What have you read lately that’s interesting?

Ronald Rolheiser
Reproduced with Permission

“What have you read lately that’s interesting?” Since readers of this column sometimes ask me this question, I want to highlight some of the more interesting novels I have read this past year. I will focus on novels (with one exception, a book of essays by a novelist) because most of us look for guidance in the area of contemporary literature which, like contemporary music, is a rich mine-field, full of golden nuggets, but mixed too with a lot of dirt.

Since my undergraduate years, I have always had a good novel within reach and this has been an important complement to my reading in theology and spirituality. There are certain insights into the soul that you only get from good literature. When I was doing my doctoral studies, I was lucky enough to sit in on some classes by Antoine Vergote, the renowned psychologist. Not infrequently, especially when we were examining particularly complex issues to do with obsessions, jealousy, and emotional depression, he would refer us to various novelists and their insights into these issues.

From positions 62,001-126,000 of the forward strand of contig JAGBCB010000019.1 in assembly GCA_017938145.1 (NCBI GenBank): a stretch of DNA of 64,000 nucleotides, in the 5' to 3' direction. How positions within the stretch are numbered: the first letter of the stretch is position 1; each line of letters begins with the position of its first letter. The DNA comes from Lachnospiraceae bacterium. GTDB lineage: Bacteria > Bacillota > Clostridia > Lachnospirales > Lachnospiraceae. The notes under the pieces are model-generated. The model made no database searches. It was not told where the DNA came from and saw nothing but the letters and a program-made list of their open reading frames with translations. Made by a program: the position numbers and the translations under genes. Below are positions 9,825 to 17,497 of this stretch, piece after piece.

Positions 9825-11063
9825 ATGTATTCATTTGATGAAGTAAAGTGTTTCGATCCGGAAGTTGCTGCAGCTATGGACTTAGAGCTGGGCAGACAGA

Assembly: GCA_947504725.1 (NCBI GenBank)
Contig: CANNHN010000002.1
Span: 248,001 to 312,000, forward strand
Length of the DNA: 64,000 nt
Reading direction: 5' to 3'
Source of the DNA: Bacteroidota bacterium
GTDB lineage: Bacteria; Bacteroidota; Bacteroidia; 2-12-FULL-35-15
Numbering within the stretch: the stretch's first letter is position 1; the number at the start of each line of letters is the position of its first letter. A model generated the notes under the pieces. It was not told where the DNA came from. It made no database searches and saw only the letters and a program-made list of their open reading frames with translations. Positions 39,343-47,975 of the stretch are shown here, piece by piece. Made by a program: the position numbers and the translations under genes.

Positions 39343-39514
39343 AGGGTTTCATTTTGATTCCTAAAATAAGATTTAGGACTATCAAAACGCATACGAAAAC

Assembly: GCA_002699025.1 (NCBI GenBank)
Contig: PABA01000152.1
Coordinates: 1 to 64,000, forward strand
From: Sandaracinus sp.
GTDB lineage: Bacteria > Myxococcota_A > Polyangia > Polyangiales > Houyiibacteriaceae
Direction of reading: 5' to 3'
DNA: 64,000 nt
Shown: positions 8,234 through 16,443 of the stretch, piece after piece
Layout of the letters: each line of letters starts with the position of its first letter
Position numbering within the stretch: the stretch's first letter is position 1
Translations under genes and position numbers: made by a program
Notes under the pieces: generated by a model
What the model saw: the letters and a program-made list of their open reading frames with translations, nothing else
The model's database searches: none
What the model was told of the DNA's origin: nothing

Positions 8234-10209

Through the years, I’ve developed a list of contemporary novelists whose books I buy on sight. I try to read a select number of classic and modern-classic writers too, but, as you know, the classics require a bit more concentration, sometimes more than one can muster on an airplane.

My list of favorites is heavily weighted by British women: Iris Murdock, Anne Byatt, Doris Lessing, Anita Brookner, Susan Howatch, to name a few. American and Canadian women feature highly too: Toni Morrison, Alice Munro, Joyce Carol Oates, Annie Dillard, Jane Urquhart, Marilynne Robinson, Barbara Kingsolver, Mary Gordon, Margaret Atwood. The men? Michael Ondaatje, Milan Kundera, John Irving, John Updike, Khaled Hosseini, John MaGahern, Guy Vanderhaeghe, James Carroll, Don DeLillo, Philip Roth, Chaim Potok, and (yes) Andrew Greeley for his ability to tell a story.

What were my favorite novels this past year? Whether great literature or not, these are the novels that touched me:

There is of course always a subjective element in assessing literature and your tastes might not agree with mine. Moreover, and I say this upfront, I tend to read more for essence than for detail so sometimes I don’t pick up on certain details the rub sensitive nerves in other people. So I can’t guarantee you’ll like these books, I can only say that I did.